Epigenetic Flexibility: The Key to Reversing Chronic Disease Risk?

Flexible dynamic genetic changes, not your hard wired genetic code, may be the key to unlocking how gene-environment interactions can reverse risk of chronic diseases such as type-2 diabetes and obesity.

“Epigenetic modifications are heritable mechanisms that amend the genotype to differentially modulate the phenotype without changing the underlying DNA sequence” points out a recent review from a group at the integrative physiology research group, Karolinska Institutet, Sweden. Their focus is on how “epigenetic flexibility” could allow rapid genetic adaptions to environmental change that explain the development of chronic diseases, and also how this flexibility could be influenced by interventions such as dietary and lifestyle change.

While some epigenetic events appear to be fixed, others are highly flexible and influenced by environmental factors, like diet for example. It is this latter epigenetic flexibility that helps us adapt rapidly to environmental changes within a single generation or even our lifetime.

Historically epigenetic flexibility may have conferred an evolutionary advantage, such as a propensity for offspring to store energy more efficiency after periods of environmental stress, like famine for example. This epigenetic response to environmental stress would have conferred a survival advantage to our hunter-gatherer ancestors, but not in today’s high calorie environment.

In addition to nutrient supply environmental factors such as alcohol and tobacco consumption, environmental pollutants, and psychological stress could trigger this same historically adaptive epigenetic stress response and lead to obesity, or type 2 diabetes. “The prevalence of obesity and type 2 diabetes may then be amplified if the epigenetic shift from the offspring is passed on to further generations.”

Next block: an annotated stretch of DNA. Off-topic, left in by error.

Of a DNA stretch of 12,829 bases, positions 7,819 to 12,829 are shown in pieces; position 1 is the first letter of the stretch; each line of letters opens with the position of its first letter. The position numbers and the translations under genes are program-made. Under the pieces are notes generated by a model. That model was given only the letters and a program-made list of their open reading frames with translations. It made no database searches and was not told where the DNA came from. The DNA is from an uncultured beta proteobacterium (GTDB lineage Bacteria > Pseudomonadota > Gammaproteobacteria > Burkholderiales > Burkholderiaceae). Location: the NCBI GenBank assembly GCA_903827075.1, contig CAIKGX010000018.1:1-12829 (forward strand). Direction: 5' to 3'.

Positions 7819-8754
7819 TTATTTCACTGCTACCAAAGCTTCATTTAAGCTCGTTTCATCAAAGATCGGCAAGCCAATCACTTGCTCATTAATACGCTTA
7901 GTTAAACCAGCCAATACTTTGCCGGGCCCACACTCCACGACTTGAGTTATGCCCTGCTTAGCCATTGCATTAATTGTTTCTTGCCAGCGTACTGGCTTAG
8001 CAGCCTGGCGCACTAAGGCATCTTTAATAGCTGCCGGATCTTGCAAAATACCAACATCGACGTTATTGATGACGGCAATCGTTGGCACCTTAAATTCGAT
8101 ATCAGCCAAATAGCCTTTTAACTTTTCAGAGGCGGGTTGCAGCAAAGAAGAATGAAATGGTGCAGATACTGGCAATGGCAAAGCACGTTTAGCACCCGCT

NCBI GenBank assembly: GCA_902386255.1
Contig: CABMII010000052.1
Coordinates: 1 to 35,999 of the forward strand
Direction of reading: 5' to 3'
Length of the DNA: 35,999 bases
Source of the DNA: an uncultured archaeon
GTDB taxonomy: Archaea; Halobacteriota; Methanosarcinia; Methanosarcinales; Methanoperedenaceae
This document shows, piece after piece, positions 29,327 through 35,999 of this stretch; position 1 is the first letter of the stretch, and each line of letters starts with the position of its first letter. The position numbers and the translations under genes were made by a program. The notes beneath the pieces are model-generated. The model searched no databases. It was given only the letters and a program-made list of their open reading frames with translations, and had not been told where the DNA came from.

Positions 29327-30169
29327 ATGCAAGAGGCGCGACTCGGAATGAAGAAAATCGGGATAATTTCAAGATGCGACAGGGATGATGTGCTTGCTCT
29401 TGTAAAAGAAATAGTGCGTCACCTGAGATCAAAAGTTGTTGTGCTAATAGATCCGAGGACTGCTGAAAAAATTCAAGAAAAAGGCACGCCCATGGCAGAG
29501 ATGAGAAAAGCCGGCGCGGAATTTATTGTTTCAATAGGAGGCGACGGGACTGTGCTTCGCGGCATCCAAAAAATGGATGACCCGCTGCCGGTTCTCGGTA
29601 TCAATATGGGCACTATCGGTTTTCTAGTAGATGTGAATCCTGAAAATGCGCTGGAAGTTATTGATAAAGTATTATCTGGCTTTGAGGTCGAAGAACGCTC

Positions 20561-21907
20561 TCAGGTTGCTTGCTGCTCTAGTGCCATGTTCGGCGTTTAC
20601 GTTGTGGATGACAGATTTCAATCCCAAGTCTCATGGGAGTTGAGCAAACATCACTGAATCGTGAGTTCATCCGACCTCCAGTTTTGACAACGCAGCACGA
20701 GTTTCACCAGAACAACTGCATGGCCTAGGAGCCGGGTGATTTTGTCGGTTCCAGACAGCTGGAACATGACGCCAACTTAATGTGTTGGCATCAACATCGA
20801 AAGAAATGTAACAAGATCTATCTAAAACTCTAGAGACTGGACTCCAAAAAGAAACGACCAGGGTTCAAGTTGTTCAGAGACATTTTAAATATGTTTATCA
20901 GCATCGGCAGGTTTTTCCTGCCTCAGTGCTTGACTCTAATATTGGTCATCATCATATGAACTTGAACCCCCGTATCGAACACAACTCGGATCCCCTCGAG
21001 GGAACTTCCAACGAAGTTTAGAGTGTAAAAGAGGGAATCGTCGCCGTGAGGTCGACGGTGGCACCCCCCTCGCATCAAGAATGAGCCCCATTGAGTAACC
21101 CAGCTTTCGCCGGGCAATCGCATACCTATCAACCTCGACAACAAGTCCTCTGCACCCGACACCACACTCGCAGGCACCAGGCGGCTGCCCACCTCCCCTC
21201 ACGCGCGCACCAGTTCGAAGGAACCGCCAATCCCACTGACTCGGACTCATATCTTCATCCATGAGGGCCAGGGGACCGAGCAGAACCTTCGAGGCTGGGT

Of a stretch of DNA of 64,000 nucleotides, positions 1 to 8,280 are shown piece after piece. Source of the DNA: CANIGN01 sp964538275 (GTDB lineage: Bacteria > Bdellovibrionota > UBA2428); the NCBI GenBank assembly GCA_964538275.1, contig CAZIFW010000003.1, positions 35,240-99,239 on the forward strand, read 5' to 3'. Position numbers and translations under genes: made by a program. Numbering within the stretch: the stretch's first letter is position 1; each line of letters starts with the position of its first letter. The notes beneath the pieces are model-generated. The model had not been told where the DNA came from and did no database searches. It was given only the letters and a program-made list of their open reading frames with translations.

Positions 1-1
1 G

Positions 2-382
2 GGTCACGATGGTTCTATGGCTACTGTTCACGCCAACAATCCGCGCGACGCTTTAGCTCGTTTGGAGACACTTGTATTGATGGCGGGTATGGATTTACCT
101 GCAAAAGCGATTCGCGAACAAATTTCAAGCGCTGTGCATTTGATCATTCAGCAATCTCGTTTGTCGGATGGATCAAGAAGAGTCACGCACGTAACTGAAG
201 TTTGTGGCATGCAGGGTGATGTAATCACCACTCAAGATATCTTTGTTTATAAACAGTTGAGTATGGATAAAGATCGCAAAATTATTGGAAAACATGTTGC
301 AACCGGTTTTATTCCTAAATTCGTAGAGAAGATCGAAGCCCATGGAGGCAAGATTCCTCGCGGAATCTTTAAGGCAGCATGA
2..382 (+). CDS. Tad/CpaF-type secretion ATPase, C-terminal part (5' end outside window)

Epigenetic responses to physical activity provide another example of epigenetic flexibility. Exercise has been shown to result in widespread, rapid and adaptive epigenetic modifications that help explain why physical activity is associated with improved metabolic function and reduced disease risk. Thus lifestyle and dietary interventions could improve health and reduce disease risk by influencing flexible epigenetic mechanisms.

“The perspective of epigenetic control is slowly evolving from the view that genomic imprints are irreversibly fixed to the notion that epigenetic DNA modifications can be rapid, reversible, and responsive to both environmental and lifestyle inputs” conclude the authors. “Because epigenetic modifications are believed to manifest both short- and long-term genetic alterations associated with metabolic diseases, global and local epigenomic marks may constitute novel targets for disease treatment and/or prevention. Lifestyle modifications such as exercise may reverse the adverse effects of epigenetic programmed metabolic disease susceptibility.”


Kirchner H, Osler ME, Krook A, Zierath JR. Epigenetic flexibility in metabolic regulation: disease cause and prevention? Trends Cell Biol. 2012 Dec 28. doi:pii: S0962-8924(12)00222-X. 10.1016/j.tcb.2012.11.008. [Epub ahead of print]

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